Nobody owes a lawyer a living. Lawyers do not exist for their own sake, but to assist clients whom the law affects – sometimes for a profit, sometimes not. Lawyers entering the profession with the opposite mindset should go into vanity plastic surgery for Hollywood instead (this is not to disparage reconstructive or therapeutic plastic surgery.) There are no Third Tier Toilet clients; if you look at the legal rights of clients as being of a lower tier, or as the clients themselves as beneath you, please turn in your law license and go sell luxury cars to corrupt government officials in oil-exporting countries instead. There’s nothing wrong with preferring a high salary or corporate work; it’s the “the world owes me a BigLaw fat paycheck” mentality among some young lawyers that I find extremely offensive.
The Law Office of Bruce Godfrey proudly represents the unemployed, the accused, the forgotten, the marginalized and the damned. If BigLaw looks down on my clientele, or on me for representing real people, good. Looking down on people as people is a mistake worth punishing, and it’s always a good idea not to interrupt an opponent or competitor when they are making a serious mistake.
Chris Brown, Esquire, of the Columbia-based Business and Technology Law Group has an excellent summary of the law and procedure in Maryland unemployment appeals. While my perspective as a pro-labor, pro-worker and pro-union attorney differs substantially from that of a corporate attorney, and I would probably use a different lexicon to as a labor advocate than did BTLG in this article, the outline of the law and procedure is solid. Chris Brown and his firm have my full professional respect; any employer would do well to consider BTLG for its legal needs.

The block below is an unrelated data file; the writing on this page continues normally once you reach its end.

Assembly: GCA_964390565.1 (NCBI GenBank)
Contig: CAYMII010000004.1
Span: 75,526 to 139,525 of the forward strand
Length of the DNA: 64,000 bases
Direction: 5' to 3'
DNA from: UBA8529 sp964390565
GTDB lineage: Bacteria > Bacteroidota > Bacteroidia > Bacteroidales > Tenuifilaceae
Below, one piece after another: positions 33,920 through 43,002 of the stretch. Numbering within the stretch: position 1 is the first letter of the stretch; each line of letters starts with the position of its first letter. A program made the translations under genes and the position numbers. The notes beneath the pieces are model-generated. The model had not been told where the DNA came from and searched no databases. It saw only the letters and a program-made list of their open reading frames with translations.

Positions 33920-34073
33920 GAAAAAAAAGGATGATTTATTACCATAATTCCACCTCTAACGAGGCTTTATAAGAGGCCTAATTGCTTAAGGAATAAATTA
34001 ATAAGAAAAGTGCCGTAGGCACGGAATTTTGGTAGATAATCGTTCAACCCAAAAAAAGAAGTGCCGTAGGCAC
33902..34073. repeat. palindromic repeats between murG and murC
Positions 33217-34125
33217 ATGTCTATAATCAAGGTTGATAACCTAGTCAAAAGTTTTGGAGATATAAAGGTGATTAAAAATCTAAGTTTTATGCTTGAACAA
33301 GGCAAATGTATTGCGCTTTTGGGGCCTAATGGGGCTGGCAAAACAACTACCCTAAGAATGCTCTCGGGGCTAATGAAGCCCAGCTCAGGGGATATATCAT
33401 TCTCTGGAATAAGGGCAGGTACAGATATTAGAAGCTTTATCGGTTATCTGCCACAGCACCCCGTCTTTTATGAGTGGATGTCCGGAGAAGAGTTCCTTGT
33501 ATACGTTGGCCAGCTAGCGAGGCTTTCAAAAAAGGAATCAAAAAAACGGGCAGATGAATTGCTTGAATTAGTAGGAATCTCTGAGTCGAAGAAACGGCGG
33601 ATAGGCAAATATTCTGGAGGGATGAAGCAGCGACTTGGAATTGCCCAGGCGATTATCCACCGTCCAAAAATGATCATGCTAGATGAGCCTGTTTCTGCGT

For Immediate Release, May 28, 2010
The Law Office of Bruce Godfrey is very pleased to announce a new professional alliance with Ruby Receptionists (www.callruby.com), a leader in top-flight client assistance and professional communications management for law firms and related professional organizations throughout the United States and Canada.
With the previously announced relocation from Towson to larger, more exclusive professional space in Owings Mills effective June 1, the Law Office sought top-quality receptionist support to assist in the management of recent dramatic growth in the demand for legal help from Maryland unemployed workers facing benefits disputes, motorists accused of jailable and non-jailable violations and litigants in all aspects of civil litigation. The Law Office sought both a highly professional, positive tone – more than a gruff “Law Office” greeting – from its receptionist support and rock-solid confidential message management from clients, prospective clients, judges, opposing attorneys and all callers.
Ruby Receptionists has earned a national reputation for delivering high-quality, confidence-building reception services and message management to law firms and similar professional organizations throughout the United States. Bruce Godfrey conducted several telephone inquiries with Ruby Receptionists before awarding the contract and was extremely impressed with the professionalism, enthusiasm, clarity and efficiency of the receptionists at Ruby.
Ruby Receptionists will commence professional services at the Law Office of Bruce Godfrey on June 1, 2010 at 8:30 AM.
FOR IMMEDIATE RELEASE
Unemployment workers’ rights attorney Bruce Godfrey has announced the relocation of his law practice from Towson, Maryland to Owings Mills, Maryland effective May 31, 2010.
The Law Office of Bruce Godfrey has moved to expanded office space at the 11421 Professional Center at 11421 Reisterstown Road in Owings Mills, very convenient to all of Reisterstown, Owings Mills, Pikesville and Baltimore’s Northwest Corridor. The office will be fully accessible to Law Office clients throughout metropolitan Baltimore and more convenient for clients arriving from the Maryland suburbs of Washington. The new space will allow:
greater flexibility in meeting the scheduling needs of working clients,